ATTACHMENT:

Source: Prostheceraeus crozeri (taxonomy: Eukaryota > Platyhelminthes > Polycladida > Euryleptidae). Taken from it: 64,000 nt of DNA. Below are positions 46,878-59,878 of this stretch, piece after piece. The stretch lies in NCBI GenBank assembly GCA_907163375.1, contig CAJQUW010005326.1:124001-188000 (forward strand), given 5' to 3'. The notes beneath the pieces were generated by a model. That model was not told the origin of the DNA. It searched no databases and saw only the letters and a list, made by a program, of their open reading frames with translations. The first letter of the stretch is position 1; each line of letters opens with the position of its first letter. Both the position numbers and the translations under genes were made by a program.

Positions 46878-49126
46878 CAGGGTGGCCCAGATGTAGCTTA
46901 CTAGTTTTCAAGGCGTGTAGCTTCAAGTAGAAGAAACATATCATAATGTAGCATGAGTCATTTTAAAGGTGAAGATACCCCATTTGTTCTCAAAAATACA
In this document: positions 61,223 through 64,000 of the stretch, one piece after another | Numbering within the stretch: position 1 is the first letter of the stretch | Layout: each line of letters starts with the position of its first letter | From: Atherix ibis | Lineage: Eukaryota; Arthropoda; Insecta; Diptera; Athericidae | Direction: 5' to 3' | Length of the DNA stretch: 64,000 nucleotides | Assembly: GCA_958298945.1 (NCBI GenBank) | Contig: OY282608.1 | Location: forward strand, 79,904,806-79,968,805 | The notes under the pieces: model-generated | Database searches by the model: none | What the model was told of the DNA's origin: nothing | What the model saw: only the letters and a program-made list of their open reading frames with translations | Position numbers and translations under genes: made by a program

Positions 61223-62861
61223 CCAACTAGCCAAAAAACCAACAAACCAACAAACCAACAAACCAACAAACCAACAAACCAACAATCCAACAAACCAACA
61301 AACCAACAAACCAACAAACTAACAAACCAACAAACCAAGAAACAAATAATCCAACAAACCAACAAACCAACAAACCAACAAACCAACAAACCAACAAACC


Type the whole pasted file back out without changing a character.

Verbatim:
Source: Prostheceraeus crozeri (taxonomy: Eukaryota > Platyhelminthes > Polycladida > Euryleptidae). Taken from it: 64,000 nt of DNA. Below are positions 46,878-59,878 of this stretch, piece after piece. The stretch lies in NCBI GenBank assembly GCA_907163375.1, contig CAJQUW010005326.1:124001-188000 (forward strand), given 5' to 3'. The notes beneath the pieces were generated by a model. That model was not told the origin of the DNA. It searched no databases and saw only the letters and a list, made by a program, of their open reading frames with translations. The first letter of the stretch is position 1; each line of letters opens with the position of its first letter. Both the position numbers and the translations under genes were made by a program.

Positions 46878-49126
46878 CAGGGTGGCCCAGATGTAGCTTA
46901 CTAGTTTTCAAGGCGTGTAGCTTCAAGTAGAAGAAACATATCATAATGTAGCATGAGTCATTTTAAAGGTGAAGATACCCCATTTGTTCTCAAAAATACA
In this document: positions 61,223 through 64,000 of the stretch, one piece after another | Numbering within the stretch: position 1 is the first letter of the stretch | Layout: each line of letters starts with the position of its first letter | From: Atherix ibis | Lineage: Eukaryota; Arthropoda; Insecta; Diptera; Athericidae | Direction: 5' to 3' | Length of the DNA stretch: 64,000 nucleotides | Assembly: GCA_958298945.1 (NCBI GenBank) | Contig: OY282608.1 | Location: forward strand, 79,904,806-79,968,805 | The notes under the pieces: model-generated | Database searches by the model: none | What the model was told of the DNA's origin: nothing | What the model saw: only the letters and a program-made list of their open reading frames with translations | Position numbers and translations under genes: made by a program

Positions 61223-62861
61223 CCAACTAGCCAAAAAACCAACAAACCAACAAACCAACAAACCAACAAACCAACAAACCAACAATCCAACAAACCAACA
61301 AACCAACAAACCAACAAACTAACAAACCAACAAACCAAGAAACAAATAATCCAACAAACCAACAAACCAACAAACCAACAAACCAACAAACCAACAAACC